My love for art started at a very young age. At four, or thereabouts, I could often be seen with a pad of sketching paper and my No. 2 pencil sitting crosslegged on the hill overlooking the Atlantic, or perched on a rock by the creek behind our home doing by best to recreate on paper what was there before me.
Being the only member of my family who used a pencil for purposes other than making a grocery list or filling out a ledger, my artwork was proudly displayed on the bulletin board by the laundry room and although given much encouragement I was never really pointed in the direction of taking up art as a profession.
After moving to California when I was nine, my parents reconnected with other Nova Scotians who had also relocated to the Southern California area. If memory serves me, there were eight families in all within a hundred mile radius. Who would have thought?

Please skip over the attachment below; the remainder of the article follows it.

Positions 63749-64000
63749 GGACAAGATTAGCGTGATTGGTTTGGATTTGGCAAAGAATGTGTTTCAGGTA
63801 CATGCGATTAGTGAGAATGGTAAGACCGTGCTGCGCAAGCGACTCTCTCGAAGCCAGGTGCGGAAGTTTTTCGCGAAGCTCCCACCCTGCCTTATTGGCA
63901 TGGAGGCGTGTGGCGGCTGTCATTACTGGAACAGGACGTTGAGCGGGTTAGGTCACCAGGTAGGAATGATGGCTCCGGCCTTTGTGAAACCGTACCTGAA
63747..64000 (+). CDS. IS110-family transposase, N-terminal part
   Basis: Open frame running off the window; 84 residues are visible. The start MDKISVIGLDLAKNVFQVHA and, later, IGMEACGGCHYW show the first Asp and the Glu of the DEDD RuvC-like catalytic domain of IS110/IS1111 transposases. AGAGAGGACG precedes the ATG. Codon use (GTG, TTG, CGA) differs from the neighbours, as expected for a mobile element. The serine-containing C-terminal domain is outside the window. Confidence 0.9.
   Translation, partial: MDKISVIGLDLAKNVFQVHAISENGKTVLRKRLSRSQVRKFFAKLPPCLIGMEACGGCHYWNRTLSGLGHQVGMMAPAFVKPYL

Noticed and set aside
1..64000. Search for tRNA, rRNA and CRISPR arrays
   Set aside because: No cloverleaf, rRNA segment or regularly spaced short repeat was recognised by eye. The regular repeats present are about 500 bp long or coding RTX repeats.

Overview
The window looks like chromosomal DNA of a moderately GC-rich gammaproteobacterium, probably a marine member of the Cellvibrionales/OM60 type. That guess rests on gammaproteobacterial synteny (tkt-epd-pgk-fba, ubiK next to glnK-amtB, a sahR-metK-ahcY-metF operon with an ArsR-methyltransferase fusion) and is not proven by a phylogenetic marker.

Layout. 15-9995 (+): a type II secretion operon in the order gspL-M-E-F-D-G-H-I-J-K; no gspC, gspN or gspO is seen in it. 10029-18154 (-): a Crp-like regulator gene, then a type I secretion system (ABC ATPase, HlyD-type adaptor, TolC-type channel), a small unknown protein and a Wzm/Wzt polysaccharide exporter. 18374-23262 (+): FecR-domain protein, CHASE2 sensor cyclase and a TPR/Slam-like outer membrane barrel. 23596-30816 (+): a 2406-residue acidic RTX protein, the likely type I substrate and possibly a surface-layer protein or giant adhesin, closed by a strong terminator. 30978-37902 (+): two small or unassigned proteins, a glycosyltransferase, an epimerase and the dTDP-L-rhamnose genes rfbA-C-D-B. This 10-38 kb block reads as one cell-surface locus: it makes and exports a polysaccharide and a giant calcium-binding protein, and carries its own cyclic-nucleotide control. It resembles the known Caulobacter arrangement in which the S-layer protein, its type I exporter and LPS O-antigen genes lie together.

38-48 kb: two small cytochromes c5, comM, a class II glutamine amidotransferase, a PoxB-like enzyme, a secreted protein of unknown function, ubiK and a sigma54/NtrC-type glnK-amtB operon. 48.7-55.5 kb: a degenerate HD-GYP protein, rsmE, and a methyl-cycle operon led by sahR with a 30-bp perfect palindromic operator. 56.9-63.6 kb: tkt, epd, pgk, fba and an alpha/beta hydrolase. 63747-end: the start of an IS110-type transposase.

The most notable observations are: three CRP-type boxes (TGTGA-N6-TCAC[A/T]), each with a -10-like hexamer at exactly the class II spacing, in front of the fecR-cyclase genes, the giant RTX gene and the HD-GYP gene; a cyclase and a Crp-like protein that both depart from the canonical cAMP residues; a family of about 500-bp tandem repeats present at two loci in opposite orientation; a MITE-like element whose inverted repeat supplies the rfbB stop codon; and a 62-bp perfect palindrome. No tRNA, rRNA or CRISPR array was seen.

Over the years I was assimilated into their families and theirs into mine, so their children were very good friends of mine and their parents faces as familiar to me as my own. Audrey, was one of my mother’s best friends. A free-thinker for her time, if you will, who definitely lived outside of the box. Besides teaching and playing the piano, she was a gifted oil painter and a registered character. I liked her a lot, and she reciprocated the favor.
During summer vacation, I was invited on many occasions to come and stay with her for a few days. I eagerly accepted. Never really leaving Nova Scotia too far behind her in the rear view mirror, Audrey proudly wore Nova Scotia tartan skirts, sweaters, pins, hats, and most probably underwear every chance she got, even during the warm summer months. It never occurred to her I don’t think, or if it did she didn’t think much about it, how odd this must seem to her Southern California neighbors. Wool in summer? Really?